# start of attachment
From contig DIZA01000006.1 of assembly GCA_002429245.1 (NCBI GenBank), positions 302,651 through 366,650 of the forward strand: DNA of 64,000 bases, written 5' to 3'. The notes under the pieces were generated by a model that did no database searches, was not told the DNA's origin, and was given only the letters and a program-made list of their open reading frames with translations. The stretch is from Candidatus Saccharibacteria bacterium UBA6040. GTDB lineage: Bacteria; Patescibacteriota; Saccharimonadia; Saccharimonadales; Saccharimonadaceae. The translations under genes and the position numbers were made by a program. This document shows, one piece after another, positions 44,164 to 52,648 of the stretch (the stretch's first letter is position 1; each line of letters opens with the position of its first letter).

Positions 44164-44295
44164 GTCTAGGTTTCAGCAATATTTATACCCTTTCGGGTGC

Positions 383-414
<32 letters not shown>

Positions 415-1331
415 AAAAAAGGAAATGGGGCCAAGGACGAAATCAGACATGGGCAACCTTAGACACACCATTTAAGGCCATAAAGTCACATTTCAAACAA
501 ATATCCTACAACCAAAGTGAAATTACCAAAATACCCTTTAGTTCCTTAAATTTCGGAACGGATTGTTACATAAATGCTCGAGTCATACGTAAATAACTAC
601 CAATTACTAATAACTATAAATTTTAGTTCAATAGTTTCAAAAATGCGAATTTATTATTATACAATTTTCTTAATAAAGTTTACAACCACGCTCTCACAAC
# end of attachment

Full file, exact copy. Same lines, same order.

From contig DIZA01000006.1 of assembly GCA_002429245.1 (NCBI GenBank), positions 302,651 through 366,650 of the forward strand: DNA of 64,000 bases, written 5' to 3'. The notes under the pieces were generated by a model that did no database searches, was not told the DNA's origin, and was given only the letters and a program-made list of their open reading frames with translations. The stretch is from Candidatus Saccharibacteria bacterium UBA6040. GTDB lineage: Bacteria; Patescibacteriota; Saccharimonadia; Saccharimonadales; Saccharimonadaceae. The translations under genes and the position numbers were made by a program. This document shows, one piece after another, positions 44,164 to 52,648 of the stretch (the stretch's first letter is position 1; each line of letters opens with the position of its first letter).

Positions 44164-44295
44164 GTCTAGGTTTCAGCAATATTTATACCCTTTCGGGTGC

Positions 383-414
<32 letters not shown>

Positions 415-1331
415 AAAAAAGGAAATGGGGCCAAGGACGAAATCAGACATGGGCAACCTTAGACACACCATTTAAGGCCATAAAGTCACATTTCAAACAA
501 ATATCCTACAACCAAAGTGAAATTACCAAAATACCCTTTAGTTCCTTAAATTTCGGAACGGATTGTTACATAAATGCTCGAGTCATACGTAAATAACTAC
601 CAATTACTAATAACTATAAATTTTAGTTCAATAGTTTCAAAAATGCGAATTTATTATTATACAATTTTCTTAATAAAGTTTACAACCACGCTCTCACAAC